Abt Associates Inc.’s five-year evaluation of New Visions is the first random assignment study of the effectiveness of a special college program for welfare recipients. The evaluation, which also includes a study of program implementation, will answer several important questions. The first is whether offering intensive supports encourages single parents on Temporary Assistance to Needy Families (TANF) to return to school after they have gone to work. The second is whether making work a condition of education and training increases motivation to learn and enhances short-run job retention and advancement opportunities. The third is whether providing remedial education and support services helps participants to succeed in regular college programs, thereby increasing their access to higher-paying jobs over the long run…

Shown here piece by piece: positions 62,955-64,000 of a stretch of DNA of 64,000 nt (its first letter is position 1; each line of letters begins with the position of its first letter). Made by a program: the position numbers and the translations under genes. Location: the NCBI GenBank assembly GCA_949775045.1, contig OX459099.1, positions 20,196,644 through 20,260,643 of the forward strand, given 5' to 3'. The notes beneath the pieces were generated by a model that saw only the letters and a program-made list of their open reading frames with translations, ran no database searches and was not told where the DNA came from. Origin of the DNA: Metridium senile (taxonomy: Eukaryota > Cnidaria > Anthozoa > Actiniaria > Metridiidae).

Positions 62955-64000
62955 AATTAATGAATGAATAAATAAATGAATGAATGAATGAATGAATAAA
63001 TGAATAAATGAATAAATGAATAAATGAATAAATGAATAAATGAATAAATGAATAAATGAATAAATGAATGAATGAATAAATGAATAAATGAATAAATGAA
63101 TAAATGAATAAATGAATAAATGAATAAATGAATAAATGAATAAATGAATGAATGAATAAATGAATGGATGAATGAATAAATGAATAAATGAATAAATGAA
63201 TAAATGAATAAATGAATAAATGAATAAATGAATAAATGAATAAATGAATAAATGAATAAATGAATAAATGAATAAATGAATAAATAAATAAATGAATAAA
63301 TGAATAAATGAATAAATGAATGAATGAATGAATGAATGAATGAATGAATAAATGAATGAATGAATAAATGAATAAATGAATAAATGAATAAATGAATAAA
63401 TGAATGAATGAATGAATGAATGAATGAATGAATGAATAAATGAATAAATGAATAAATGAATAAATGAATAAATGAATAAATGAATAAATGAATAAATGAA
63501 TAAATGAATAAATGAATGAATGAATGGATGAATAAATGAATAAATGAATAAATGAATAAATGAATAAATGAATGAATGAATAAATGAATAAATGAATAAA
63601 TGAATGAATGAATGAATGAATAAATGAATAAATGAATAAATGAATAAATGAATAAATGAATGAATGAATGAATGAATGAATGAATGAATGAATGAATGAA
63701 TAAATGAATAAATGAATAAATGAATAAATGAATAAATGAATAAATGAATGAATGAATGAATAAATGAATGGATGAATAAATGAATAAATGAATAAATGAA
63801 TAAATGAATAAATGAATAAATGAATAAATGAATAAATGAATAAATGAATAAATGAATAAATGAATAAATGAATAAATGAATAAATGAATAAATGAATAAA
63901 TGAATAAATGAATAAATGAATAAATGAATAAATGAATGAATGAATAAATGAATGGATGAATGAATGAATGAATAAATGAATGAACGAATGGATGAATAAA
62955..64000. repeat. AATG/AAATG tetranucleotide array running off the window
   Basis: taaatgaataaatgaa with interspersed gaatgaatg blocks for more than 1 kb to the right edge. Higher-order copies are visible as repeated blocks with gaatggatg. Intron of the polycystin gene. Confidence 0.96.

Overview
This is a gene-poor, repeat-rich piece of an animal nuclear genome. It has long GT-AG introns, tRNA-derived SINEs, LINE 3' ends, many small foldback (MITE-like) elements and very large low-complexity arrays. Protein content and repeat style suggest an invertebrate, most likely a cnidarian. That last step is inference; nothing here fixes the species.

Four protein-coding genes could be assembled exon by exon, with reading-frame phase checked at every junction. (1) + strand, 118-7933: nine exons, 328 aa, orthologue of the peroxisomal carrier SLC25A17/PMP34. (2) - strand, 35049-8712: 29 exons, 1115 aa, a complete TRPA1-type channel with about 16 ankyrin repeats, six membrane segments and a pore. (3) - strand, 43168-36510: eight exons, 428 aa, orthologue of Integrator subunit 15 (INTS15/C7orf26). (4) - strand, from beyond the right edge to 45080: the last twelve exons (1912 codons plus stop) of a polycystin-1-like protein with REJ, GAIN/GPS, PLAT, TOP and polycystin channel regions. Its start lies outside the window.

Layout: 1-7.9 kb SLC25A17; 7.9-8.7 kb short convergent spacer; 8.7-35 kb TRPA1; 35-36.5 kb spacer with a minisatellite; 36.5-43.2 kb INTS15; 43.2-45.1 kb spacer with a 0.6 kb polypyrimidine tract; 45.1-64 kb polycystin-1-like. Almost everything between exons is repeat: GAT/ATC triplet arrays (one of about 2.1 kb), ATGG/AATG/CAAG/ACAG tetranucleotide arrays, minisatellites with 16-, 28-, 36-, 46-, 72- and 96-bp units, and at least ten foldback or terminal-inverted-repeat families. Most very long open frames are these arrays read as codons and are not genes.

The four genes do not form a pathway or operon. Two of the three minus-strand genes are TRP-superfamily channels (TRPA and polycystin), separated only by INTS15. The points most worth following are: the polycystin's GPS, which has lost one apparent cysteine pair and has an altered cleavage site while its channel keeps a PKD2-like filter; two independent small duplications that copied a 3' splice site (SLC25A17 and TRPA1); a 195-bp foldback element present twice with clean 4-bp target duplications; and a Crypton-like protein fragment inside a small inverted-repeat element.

This report reviews the literature on special programs for welfare recipients at two- and four-year colleges, describes the New Visions demonstration, and provides initial findings on program implementation and client experiences. The findings come at a very early juncture in the demonstration and are offered as an introduction to New Visions rather than as a preview of its likely outcomes. (author abstract)